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PC: More on long hood forward


    Norfolk Southern tragedy sparks
    locomotive operating debate

    In the wake of the March 25 fatal collision between Norfolk
    Southern and Conrail trains in Butler, Ind., the Brotherhood of
    Locomotive Engineers has asked the Federal Railroad
    Administration to bar railroads from running locomotives long-hood

    The National Transportation Safety Board is investigating the
    collision, in which NS Detroit-Kansas City RoadRailer 255
    apparently went through a red stop signal before slicing through a
    Conrail double-stack train that was crossing the Butler diamond
    eastbound on the former New York Central main line. One NS
    crewman, Howard L. Rose of Peru, Ind., was killed as the 88-car
    NS train's diesels, SD50 6508 and SD40-2 1640, struck and crashed
    through the moving Conrail train at about the sixth car.

    In making its April 14 request of the FRA, the BLE claims that a
    contributing factor in the crash was that the NS lead unit was
    running long-hood forward. "This dangerous situation places the
    engineer on the left side of the cab, the side of the locomotive
    opposite trackside signals," the BLE said in a press release. 

    "Most signal systems are designed to be observed from the right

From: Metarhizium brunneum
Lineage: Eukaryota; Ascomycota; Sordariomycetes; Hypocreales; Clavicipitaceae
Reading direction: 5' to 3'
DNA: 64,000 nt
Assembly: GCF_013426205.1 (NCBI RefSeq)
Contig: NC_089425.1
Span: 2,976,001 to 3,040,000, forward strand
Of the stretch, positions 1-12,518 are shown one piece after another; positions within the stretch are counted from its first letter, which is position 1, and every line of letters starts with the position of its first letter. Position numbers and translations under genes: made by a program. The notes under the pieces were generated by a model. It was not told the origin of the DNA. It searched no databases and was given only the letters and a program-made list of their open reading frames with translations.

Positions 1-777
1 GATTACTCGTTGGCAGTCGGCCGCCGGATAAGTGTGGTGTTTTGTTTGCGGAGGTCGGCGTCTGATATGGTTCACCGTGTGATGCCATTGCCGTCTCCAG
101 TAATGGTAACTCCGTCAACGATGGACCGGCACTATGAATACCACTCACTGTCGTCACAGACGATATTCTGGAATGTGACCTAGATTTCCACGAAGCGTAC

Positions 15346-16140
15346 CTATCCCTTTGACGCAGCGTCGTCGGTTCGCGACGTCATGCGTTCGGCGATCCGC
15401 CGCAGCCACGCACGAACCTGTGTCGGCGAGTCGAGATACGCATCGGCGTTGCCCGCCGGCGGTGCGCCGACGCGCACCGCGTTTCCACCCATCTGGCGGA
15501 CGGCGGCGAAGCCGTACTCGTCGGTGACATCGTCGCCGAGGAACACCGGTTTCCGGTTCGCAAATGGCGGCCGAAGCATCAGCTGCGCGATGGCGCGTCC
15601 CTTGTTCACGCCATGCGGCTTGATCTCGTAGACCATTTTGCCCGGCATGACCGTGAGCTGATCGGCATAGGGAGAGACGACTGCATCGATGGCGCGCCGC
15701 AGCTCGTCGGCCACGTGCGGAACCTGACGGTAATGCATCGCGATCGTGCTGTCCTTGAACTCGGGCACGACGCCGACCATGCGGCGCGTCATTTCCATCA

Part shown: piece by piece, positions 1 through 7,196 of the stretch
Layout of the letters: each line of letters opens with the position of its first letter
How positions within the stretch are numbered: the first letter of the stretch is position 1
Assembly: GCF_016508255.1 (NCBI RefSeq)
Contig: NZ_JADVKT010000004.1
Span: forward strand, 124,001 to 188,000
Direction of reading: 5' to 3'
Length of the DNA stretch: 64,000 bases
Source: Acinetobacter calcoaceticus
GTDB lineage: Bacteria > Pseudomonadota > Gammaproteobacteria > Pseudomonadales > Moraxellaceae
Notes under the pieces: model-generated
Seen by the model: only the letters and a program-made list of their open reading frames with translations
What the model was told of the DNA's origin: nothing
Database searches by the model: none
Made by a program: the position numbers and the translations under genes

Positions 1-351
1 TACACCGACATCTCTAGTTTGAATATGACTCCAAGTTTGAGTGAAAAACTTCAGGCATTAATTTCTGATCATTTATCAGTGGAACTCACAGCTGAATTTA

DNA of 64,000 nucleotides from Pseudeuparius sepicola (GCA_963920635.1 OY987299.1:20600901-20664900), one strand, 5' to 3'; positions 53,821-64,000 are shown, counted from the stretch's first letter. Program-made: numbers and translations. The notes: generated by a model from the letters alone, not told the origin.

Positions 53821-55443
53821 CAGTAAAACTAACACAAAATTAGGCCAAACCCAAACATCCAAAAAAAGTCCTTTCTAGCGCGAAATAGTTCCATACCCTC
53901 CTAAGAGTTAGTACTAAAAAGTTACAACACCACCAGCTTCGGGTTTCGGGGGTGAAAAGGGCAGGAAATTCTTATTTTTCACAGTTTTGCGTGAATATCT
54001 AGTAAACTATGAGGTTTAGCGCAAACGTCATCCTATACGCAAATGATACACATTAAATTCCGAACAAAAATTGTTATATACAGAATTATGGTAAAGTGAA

side of the locomotive," BLE President Clarence Monin said. "The
    momentary loss of view of a signal as it is obstructed by the body of
    the locomotive could result in loss of information essential to the
    safe operation of the train. Railroad rules require continuous
    observance of the signal as you approach it."

    But in NS SD50's like the one involved in the Butler accident, the
    control stand is on the right side of the locomotive when it's
    long-hood forward. Does that--and the fact that many NS
    locomotives set to operate long-hood forward have the control stand
    on the right--change the BLE's position?

    "It doesn't matter whether it's on the right or the left--running
    long-hood forward still disturbs the visibility," says John Tolman, a
    BLE special representative who confirmed that the student engineer
    at the throttle of NS 255 was, indeed, on the right side of the cab.
    Tolman did credit NS, however, for switching to short-hood
    operation on its more recent locomotive orders.

    Citing the ongoing NTSB investigation, NS spokesman Rick Harris
    declined to comment on the BLE's rulemaking request. NS and its
    predecessor roads, Norfolk & Western and Southern Railway,
    traditionally ran their locomotives long-hood forward since the end
    of the steam era. Most NS diesels built since 1990, though, are set
    to operate short-hood forward.

    At one time, the railroads considered running long-hood forward a
    safety advantage in the event of a grade-crossing accident. The
    more metal between the cab and the collision, the better off the
    crew would be. Some crews prefer running long-hood forward for
    that reason. But long-hood forward operation also means that the
    crew is riding behind the locomotive's fuel tank. Tolman cited a
    1991 NTSB study of 29 accidents that involved the derailment of 83
    locomotives. Of those, 55 experienced fuel-tank damage, and 25
    experienced fires.

    Under the BLE proposal, trains would not be allowed to operate
    with the lead unit in the long-nose forward position over a distance
    of 5 miles or greater or when a locomotive engineer is at the
    controls of a train for more than one hour. The FRA says it is
    reviewing the BLE request.--Bill Stephens

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